Marijuana Stocks of the Future: An Introduction to the Five Biggest Cannabis Tech Startups
While prohibition is still in effect in parts of The U.S., cannabis as an industry is here to stay. Most of the public marijuana stocks consist of pharmaceutical or medical tech corporations who are developing drugs (often pills) based off THC and CBD, the two most prevalent chemical components of marijuana. On the other end of the spectrum, these five companies, not yet public, are taking the medical and recreational world by storm with products like thoroughly modern vaporizers, high-end cannabis lines, and revolutionary growing practices. These startups, who have raised the most of any cannabis tech startups, are the ones to watch as the landscape shifts and marijuana becomes a more attractive industry to invest in.
1. Privateer Holdings
Privateer Holdings sits way atop this list, the only marijuana tech startup to have raised over $100 million. Founded in 2010 in Seattle, today Privateer boasts four different brands in the marijuana industry. Aside from Tilray, their medical cannabis brand, and Goodship edibles, they also acquired Leafly in 2011. Leafly has 13 million monthly users and is the largest cannabis website internationally. They also launched Marley Natural in 2014, a brand centered around high-end (or as we in the community call it, “top shelf”) strains, which is already ubiquitous in dispensaries across the country.
Privateer made headlines in 2013 when it hired a DEA agent, some news outlets believing it legitimized marijuana as a medicine, especially where government was concerned, others that the move was also proof positive prohibition was coming to an end. Privateer champions marijuana as a medicine--one of Privateer’s founding partners, Christian Groh, was even an advisor on AB 223 Compassionate Use Act of 1996.
2. Pax Labs
Founded in 2007 and based in San Francisco, Pax focuses on one main product line, their loose leaf and concentrate vaporizers. With supplemental merch including grinders and more, Pax’s brand is well-established. The muted dark-toned, uniquely shaped vaporizers are their main offering, expanding from the original Pax into Pax 2 and 3, some better for concentrates, others the plant itself. Pax is a high-tech company--the vaporizers’ temperature and more are controllable via a mobile app.
Pax was founded by two Stanford design program graduates. Co-founder and CTO Adam Bowen boasts over 15 years of experience in consumer product design, with 11 years experience in tobacco product innovation--two industries that well-equipped him to found Pax Labs. High-profile investors include Fidelity and Tao Capital Partners.
3. Surterra Holdings
Surterra’s first facility was a 6000 square-foot indoor farm, which they built before getting final approval from the state. The facility itself is impressive and borderline artisanal, hand-watered and soil-grown (rather than hydroponic). The vertically-integrated Atlanta based company was one of only six to be approved by the state of Florida to cultivate, process, and dispense medical marijuana. In 2017, it was selected out of 43 other companies to receive a medical marijuana license in Texas.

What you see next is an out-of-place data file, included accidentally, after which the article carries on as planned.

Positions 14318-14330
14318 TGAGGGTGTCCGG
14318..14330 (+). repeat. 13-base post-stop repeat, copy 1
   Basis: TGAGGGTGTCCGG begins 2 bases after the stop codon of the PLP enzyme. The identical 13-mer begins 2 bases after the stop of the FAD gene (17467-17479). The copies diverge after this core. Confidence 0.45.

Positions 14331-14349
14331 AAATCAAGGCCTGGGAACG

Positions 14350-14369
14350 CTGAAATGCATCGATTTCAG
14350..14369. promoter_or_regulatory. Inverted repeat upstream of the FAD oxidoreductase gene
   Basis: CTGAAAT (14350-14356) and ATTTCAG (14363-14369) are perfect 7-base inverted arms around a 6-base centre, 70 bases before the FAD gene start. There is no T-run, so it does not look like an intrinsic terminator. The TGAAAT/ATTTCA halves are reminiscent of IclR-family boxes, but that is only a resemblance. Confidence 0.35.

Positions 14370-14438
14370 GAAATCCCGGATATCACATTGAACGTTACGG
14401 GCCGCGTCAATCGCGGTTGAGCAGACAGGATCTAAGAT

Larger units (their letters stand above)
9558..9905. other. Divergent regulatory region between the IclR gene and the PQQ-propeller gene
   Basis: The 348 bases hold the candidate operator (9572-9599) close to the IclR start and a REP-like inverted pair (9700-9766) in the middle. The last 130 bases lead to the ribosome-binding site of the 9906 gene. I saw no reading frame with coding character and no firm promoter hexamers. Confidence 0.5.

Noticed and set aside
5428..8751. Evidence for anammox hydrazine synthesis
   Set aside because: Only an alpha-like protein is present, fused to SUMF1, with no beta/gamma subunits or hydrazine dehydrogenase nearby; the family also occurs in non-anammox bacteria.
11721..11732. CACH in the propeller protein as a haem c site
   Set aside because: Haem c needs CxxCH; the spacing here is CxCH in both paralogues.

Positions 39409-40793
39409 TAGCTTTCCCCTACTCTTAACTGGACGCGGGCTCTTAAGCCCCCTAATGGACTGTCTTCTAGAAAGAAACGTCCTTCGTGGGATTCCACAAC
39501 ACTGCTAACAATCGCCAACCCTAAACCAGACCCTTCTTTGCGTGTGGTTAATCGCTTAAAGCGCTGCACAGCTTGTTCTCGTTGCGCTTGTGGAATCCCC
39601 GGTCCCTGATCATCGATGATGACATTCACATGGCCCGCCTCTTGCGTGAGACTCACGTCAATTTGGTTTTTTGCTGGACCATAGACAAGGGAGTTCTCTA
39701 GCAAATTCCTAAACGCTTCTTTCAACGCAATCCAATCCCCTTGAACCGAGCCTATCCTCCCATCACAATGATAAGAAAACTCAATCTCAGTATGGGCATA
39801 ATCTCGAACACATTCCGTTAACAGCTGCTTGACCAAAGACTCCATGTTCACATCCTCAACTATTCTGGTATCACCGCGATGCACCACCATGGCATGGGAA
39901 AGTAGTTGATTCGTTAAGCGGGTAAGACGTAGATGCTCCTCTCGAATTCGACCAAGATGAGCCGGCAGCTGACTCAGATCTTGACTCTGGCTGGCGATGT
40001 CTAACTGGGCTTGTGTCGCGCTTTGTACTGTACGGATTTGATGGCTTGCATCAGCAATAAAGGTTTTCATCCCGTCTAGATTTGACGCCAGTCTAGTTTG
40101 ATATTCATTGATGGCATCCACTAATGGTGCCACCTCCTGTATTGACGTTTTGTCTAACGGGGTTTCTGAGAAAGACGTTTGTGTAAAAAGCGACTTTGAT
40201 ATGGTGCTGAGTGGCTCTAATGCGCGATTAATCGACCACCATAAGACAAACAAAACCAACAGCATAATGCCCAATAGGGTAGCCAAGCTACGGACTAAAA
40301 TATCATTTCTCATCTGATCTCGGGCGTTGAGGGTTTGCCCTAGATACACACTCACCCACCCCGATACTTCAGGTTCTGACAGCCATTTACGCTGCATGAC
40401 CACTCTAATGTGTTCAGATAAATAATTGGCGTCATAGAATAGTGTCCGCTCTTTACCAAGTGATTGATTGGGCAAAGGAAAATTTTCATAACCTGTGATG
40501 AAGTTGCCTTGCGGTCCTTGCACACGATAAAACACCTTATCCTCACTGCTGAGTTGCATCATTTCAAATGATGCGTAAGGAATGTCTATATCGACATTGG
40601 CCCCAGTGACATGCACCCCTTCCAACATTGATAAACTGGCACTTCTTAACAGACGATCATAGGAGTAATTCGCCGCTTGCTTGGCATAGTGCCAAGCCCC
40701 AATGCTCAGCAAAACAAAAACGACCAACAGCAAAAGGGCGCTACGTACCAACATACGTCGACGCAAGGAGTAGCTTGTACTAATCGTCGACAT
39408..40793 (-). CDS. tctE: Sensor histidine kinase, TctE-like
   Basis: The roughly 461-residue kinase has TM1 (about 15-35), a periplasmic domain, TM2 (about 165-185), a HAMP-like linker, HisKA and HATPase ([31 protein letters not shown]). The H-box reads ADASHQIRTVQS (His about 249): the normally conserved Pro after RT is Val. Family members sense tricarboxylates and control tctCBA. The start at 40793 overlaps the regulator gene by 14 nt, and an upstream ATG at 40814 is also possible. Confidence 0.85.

Growing--and bringing the tech world to the cannabis industry--is where Surterra really stands out. At that massive climate-controlled indoor farm, they A/B tested two disparate growing conditions and tracked them using a software program. Surterra heavily focus on the medicinal aspect of marijuana. CEO Jake Bergman notes, “We also felt that in the states where it was legal, everyone had overlooked the true medical benefits of cannabis production. When you go to Colorado, it’s very much ‘wink wink, nod nod’ … We saw demand for conditions like epilepsy, Parkinson’s disease and cancer that no one was addressing in a therapeutic fashion.”
Surterra has branched out into gels, topicals, and drops. They fine-tune levels of THC vs. CBD (another compound in marijuana that does not get you high, and instead only functions medicinally) for different ailments: a concoction to treat epilepsy, for example, has 10 to 15 times more CBD than THC.
Eaze is a California-based delivery service. Very full-service, they deliver medical cannabis as well as their own lines and other popular brands of drops, vaporizers, and more. Founded in 2014, it is hailed as the fasted growing tech startup in the cannabis industry. Concerned with legalization issues, Eaze shares anonymous user data to help improve forming legislation around marijuana.
Like a lot of tech companies, Eaze is a part of the gig economy, which recruits people like Doordash or Uber (but pays better, starting at $15 an hour). With 300% increase in year over year sales, Eaze raised $27 million in their funding series B round. They are also known for being able to spend $1 million each month, for the sake of “investing in growth,” according to CEO Jim Patterson.
Medmen operates 18 facilities in 3 of the biggest cannabis-centric states: New York, California, and Nevada. Specifically, they go where the action is: Los Angeles, Orange County, San Diego, Syracuse, Buffalo, and Las Vegas all have Medmen storefronts and growing facilities. The website proudly calls these, “scalable, highly efficient growing facilities using the latest in agronomic technology and sustainable techniques.”
In a founder’s own words: “We do not run pot shops, we manage class leading retail stores that happen to sell marijuana and marijuana products.” Medmen is the largest financial supporter of legalization at the local, state, and federal levels, supporting candidates and pro-legalization groups. Founder Adam Bierman is known as a champion of legal cannabis. Founder Andrew Modlin is the architect of their message and brand, which is easily discernible in looking at their high levels of organization and political involvement.